Individuals suffering from anorexia despise the instincts of self-preservation. According to the National Association of Anorexia Nervosa and Associated Disorders, only 0.1 percent of anorexics ask for professional help, while twenty percent of those who are not getting treatment do not survive. We have little doubt justifying public intervention when preventing suicides; how is anorexia different?
As a community, we need to realize the unbearable costs of our passivity. “If you don’t get support you can end up leaving the school because you are so weak,” said Rachel Knopf, director of Wellness and Health Promotion. “We definitely have hospitalized people with eating disorders at the New School, because they’ve been really, really sick, in danger of dying”.
Tacitly or not, we almost worship visual appearance, using it as a measure of personal worthiness, which increases people’s vulnerability to developing anorexia. “For a time I felt like I lived and worked in an environment that rewarded my disease instead of discouraging it,” said Charlotte Durkee, a senior BFA drama major who experienced anorexia. “I didn’t think I was doing any harm.”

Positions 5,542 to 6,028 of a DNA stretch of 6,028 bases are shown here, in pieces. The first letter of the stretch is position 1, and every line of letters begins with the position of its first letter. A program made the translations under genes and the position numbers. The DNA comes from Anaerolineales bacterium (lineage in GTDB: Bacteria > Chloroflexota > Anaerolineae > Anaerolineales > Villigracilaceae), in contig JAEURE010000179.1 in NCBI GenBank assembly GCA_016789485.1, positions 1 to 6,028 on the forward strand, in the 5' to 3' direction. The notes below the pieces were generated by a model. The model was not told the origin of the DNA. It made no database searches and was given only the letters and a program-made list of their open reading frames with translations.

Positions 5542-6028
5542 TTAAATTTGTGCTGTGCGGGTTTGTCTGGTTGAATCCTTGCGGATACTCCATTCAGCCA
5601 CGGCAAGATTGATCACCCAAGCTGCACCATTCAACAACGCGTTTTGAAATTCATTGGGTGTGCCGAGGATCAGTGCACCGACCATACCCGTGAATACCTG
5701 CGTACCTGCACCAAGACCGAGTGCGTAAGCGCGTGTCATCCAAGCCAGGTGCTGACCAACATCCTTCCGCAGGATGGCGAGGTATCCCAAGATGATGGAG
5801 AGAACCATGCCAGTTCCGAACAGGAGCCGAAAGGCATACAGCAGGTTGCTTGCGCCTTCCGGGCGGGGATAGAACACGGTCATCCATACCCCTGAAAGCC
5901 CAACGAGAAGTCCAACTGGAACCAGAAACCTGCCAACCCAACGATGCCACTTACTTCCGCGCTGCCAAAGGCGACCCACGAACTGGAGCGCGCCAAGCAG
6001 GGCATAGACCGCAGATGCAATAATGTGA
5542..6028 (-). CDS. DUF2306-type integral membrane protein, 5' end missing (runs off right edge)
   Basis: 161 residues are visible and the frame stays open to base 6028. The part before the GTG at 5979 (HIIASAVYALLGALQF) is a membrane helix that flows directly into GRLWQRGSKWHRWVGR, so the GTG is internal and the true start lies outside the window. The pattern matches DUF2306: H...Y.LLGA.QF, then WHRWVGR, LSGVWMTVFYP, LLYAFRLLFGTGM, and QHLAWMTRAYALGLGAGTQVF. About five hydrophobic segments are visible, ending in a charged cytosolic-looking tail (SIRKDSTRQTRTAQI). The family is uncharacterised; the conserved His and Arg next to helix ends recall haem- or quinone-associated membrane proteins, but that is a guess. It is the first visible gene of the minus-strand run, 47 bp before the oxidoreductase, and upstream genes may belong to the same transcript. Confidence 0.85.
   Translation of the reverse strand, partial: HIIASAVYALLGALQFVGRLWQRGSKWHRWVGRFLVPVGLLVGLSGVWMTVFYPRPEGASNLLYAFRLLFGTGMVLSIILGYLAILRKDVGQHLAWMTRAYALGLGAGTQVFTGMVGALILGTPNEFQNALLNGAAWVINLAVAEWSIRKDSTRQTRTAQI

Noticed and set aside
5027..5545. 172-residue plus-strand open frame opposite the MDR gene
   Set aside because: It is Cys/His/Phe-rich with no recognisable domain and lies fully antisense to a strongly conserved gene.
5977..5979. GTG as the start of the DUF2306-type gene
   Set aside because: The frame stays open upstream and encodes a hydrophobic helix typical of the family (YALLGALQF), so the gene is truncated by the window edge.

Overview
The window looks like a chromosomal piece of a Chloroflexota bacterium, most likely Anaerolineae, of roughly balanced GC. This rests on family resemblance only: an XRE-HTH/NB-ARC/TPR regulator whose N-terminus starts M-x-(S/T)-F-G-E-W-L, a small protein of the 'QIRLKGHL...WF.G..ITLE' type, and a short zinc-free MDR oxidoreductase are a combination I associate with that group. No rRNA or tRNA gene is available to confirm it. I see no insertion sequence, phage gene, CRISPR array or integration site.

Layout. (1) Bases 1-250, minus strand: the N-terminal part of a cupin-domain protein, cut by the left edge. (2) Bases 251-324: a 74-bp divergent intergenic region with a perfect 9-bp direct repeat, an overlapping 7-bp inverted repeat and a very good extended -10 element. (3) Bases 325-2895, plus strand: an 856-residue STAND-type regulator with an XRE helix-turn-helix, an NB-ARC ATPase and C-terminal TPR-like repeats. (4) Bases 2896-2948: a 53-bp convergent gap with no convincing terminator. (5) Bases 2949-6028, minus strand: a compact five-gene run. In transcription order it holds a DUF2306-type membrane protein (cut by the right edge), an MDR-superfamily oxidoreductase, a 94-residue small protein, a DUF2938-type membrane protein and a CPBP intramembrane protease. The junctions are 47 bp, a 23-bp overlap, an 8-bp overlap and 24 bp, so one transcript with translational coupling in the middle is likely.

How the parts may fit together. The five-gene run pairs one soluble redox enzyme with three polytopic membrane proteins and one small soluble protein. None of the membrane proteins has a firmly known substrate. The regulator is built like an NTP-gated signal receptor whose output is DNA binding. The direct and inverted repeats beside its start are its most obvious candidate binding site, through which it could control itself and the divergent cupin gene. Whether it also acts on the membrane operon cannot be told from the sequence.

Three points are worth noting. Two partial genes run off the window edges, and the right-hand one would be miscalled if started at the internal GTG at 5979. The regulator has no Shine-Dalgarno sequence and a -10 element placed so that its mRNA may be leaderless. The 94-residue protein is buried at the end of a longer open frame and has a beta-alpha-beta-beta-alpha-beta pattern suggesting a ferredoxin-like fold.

“It is like I am swimming the opposite direction of other people. I hear my friends talking about thinness and criticizing their bodies all of the time,” said Rebecca Tobaly, a former New School, who is now recovering from anorexia. “I just have to remind myself that I choose to be kind to myself.”
The fact that this affirmation of thinness is often unconscious does not render us any less complicit. We possess the means to alter the campus culture, but too often, we remain indifferent.
Our actions can save lives.
Facebook and Instagram are abundant with pictures of pseudo-fit girls who seem to have sacrificed their health on the altar of virtual popularity. How many times have you ‘liked’ a very skinny celebrity, wondering if she was born with such a tiny physique or has been starving to achieve this body image? Have you ever unfollowed them?